Councillors in Sheffield have voted to ban fracking on land by owned by the city. They also criticised the government’s shale gas policy and backed Labour’s call for a moratorium.
Opponents of fracking in Sheffield described the news as “momentous”, “fantastic” and awesome”.
The resolutions, approved at a meeting of the city council last week, were part of group of measures opposing shale gas and fossil fuels.
The Labour-led council agreed:
“That this council commits to not permitting fracking on council-owned land and to reject approaches to do so”.
It also passed a motion which:
“Regrets that the government now appear to be determined to force fracking on areas, regardless of local opinion”.
An exploration licence block covering most of Sheffield was awarded to INEOS Upstream earlier this year. The company also holds blocks on the northern, eastern and southern edges of the city. IGas was awarded a block north east of Sheffield covering Rotherham and the Don Valley.
Another motion passed by the city council noted that the government had granted exploratory shale gas licences in Sheffield.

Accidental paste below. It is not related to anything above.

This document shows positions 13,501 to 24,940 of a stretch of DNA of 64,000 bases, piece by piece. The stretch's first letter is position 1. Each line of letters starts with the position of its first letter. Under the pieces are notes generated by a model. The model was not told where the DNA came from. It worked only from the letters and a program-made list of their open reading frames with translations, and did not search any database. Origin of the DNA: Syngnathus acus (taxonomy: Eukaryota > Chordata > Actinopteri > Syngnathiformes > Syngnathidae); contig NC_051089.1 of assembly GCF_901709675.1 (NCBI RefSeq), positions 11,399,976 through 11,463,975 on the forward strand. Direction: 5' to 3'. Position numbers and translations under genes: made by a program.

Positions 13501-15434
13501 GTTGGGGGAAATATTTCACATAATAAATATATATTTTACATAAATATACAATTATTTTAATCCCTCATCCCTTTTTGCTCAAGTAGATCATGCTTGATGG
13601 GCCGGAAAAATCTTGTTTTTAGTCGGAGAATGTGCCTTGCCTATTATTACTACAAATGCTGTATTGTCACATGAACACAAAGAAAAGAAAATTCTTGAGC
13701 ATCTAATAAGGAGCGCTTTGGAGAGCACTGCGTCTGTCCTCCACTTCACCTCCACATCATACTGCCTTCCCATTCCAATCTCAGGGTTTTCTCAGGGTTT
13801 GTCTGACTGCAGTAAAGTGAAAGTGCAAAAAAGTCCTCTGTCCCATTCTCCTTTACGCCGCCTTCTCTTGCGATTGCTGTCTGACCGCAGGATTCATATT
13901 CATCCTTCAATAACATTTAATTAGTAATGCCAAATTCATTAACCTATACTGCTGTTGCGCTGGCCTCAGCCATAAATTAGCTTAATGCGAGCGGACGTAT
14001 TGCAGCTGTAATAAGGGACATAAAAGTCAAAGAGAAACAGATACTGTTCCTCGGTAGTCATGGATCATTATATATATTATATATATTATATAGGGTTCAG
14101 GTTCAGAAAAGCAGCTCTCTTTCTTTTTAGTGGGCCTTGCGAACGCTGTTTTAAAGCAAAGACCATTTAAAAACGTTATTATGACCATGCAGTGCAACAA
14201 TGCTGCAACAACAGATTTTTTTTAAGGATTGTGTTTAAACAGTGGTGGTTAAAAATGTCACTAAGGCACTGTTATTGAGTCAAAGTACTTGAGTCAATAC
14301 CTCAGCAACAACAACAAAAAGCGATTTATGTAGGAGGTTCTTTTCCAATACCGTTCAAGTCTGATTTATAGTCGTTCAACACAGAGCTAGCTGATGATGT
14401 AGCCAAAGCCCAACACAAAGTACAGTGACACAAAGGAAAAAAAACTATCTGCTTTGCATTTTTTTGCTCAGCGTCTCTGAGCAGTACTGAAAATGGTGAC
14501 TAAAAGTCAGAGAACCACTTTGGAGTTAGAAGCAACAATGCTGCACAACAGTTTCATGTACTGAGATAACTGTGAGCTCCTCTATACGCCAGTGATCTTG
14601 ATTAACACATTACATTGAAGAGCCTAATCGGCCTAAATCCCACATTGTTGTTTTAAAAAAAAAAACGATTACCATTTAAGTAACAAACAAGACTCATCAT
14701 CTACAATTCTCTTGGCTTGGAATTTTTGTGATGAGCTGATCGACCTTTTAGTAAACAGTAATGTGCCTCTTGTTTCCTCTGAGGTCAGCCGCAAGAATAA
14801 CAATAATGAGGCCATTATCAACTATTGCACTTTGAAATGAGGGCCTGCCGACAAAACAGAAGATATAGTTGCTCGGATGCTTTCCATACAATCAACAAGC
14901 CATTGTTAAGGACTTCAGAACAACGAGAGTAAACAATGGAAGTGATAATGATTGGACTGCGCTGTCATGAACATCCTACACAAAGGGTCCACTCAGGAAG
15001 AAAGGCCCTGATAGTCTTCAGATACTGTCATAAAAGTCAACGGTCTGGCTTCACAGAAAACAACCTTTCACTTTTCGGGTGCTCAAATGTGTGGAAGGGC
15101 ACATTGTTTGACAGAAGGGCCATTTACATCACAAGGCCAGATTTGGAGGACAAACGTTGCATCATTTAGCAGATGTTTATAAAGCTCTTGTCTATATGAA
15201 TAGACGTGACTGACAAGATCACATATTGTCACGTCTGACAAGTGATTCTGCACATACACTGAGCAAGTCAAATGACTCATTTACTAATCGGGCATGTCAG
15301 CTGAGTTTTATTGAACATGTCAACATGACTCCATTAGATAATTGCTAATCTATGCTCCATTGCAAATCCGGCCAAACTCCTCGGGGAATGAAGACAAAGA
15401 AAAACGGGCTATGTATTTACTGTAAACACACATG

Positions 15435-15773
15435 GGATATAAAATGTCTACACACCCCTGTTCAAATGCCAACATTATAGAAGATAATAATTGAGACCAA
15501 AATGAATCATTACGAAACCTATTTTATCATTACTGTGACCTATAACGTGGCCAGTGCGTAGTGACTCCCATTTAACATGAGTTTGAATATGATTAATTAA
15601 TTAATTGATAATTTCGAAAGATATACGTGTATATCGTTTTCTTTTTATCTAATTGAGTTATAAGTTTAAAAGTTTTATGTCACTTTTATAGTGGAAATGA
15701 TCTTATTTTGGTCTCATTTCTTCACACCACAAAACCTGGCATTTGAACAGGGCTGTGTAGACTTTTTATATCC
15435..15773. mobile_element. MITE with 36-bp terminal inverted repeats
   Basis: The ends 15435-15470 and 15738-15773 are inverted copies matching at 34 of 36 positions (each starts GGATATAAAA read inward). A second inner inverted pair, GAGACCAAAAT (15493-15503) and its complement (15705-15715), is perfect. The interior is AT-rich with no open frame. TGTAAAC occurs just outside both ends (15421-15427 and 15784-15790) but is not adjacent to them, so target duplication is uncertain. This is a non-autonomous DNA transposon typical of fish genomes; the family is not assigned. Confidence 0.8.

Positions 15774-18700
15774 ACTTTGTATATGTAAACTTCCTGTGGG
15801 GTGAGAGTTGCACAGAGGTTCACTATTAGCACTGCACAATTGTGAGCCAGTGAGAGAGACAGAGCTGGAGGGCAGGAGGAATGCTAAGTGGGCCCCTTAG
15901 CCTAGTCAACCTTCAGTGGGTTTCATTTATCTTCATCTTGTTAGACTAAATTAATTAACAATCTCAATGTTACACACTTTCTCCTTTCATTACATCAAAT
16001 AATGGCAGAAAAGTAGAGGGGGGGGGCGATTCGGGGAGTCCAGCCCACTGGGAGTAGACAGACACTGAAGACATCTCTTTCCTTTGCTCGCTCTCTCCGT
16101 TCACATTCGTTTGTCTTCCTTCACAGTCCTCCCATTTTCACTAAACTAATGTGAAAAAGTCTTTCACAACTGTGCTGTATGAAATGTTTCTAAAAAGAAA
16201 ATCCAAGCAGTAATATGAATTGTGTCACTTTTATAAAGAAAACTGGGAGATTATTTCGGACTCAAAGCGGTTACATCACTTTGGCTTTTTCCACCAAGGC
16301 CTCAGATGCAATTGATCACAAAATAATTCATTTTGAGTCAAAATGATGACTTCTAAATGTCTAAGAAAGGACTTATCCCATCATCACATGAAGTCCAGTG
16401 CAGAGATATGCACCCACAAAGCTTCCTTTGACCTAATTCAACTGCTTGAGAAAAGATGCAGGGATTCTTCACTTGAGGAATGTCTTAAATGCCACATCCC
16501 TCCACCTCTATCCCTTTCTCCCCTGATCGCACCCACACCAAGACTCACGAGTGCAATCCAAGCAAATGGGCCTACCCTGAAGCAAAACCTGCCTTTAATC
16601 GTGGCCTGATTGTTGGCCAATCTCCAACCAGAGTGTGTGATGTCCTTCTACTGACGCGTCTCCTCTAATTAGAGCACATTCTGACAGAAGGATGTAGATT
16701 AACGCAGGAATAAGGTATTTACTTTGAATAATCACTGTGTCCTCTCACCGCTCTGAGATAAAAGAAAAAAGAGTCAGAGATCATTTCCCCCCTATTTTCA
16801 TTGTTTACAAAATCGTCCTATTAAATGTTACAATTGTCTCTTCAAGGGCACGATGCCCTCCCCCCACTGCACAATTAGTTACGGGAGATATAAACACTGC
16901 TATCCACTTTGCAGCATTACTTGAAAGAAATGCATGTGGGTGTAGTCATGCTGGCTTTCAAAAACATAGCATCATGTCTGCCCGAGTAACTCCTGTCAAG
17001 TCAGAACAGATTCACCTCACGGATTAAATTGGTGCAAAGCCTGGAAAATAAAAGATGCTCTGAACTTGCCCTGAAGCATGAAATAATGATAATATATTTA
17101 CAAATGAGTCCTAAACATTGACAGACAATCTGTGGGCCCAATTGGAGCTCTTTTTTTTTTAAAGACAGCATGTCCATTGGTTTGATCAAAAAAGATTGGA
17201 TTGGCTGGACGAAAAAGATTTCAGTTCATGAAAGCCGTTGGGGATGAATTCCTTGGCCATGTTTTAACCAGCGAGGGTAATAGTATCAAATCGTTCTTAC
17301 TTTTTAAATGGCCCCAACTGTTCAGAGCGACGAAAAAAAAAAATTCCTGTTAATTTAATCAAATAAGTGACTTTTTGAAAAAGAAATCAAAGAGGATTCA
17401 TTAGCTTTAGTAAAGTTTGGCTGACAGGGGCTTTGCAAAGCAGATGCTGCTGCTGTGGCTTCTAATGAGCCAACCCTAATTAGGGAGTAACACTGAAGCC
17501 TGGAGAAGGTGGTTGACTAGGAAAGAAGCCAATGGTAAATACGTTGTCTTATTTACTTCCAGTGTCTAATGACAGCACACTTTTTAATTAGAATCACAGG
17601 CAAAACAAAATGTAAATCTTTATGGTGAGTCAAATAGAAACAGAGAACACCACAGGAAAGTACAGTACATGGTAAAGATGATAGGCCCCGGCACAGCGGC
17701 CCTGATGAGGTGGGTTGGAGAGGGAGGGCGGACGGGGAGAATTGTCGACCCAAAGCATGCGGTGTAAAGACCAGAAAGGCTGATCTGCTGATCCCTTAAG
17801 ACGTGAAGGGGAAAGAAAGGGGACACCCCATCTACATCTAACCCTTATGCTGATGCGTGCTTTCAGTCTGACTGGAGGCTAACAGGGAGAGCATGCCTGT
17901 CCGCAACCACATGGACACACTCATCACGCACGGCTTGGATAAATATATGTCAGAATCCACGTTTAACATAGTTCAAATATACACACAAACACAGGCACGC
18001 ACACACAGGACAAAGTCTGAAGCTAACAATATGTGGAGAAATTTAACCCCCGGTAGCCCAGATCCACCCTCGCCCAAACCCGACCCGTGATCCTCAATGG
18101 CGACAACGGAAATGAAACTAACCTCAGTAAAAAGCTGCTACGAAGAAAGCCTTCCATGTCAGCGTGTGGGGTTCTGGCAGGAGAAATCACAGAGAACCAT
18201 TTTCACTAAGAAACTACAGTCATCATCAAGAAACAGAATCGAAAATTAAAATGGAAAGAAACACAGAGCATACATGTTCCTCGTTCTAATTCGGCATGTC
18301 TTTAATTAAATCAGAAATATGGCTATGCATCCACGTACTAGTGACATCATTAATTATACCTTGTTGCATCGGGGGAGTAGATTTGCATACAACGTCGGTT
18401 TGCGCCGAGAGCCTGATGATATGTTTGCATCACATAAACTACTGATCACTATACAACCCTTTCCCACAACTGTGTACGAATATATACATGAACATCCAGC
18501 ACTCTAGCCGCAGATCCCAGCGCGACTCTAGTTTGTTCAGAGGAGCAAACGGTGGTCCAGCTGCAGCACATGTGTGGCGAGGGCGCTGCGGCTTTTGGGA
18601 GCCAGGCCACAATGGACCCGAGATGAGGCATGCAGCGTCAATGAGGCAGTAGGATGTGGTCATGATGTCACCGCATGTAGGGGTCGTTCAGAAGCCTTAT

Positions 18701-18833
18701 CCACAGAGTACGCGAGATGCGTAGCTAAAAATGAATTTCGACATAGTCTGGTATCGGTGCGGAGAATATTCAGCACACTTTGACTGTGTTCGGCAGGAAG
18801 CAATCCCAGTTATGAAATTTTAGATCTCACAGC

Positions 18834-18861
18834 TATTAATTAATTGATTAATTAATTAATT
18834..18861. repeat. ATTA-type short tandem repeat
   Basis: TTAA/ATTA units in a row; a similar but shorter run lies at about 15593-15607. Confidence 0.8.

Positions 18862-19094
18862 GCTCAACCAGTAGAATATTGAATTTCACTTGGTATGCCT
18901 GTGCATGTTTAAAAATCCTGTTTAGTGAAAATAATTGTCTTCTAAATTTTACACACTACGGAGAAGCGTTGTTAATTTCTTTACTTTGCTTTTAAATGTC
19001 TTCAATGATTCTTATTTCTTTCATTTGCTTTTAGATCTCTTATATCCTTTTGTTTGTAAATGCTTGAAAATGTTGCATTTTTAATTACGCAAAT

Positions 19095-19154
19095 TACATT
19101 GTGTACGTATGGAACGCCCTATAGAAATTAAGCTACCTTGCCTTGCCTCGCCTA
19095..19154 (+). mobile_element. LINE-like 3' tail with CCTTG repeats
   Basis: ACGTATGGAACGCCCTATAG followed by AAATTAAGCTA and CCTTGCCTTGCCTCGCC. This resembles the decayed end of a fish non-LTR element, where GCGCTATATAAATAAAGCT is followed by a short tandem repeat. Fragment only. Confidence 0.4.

Under two other resolutions the council voted to:
- Note that many local people opposed the prospect of fracking
- Support the Labour Party’s position calling for a ban on fracking
In 2011, Labour took control of Sheffield City Council following a period with a Lib Dem leader. Another four resolutions approved last week reflected this change in city politics. Under these votes, councillors agreed that they:
- Believed actions of the Conservative/Lib Dem Coalition Government (2010-2015) had “paved the way for fracking in Sheffield”
- Noted that the UK moratorium on fracking was lifted by the Liberal Democrat, Ed Davey, the then Energy and Climate Change Secretary
- Regretted that the 2015 Lib Dem manifesto would have allowed fracking
- Regretted comments by the Sheffield Hallam MP, Nick Clegg, in 2013 that “fracking has a role”
The meeting also agreed a set of resolutions on divestment from fossil fuels. A motion, put forward by Green Party leader, Rob Murphy, included:
- Declaring the council’s aspiration to play a leadership role in becoming a fossil fuel free city
- Confirming that the council did not and would not invest in fossil fuels
- Including this commitment in a statement on ethical and environmental investment in the council’s treasury management strategy for 2017/2018
- Condemning the government’s approach to penalising councils which diverged in procurement practices from its ministerial policies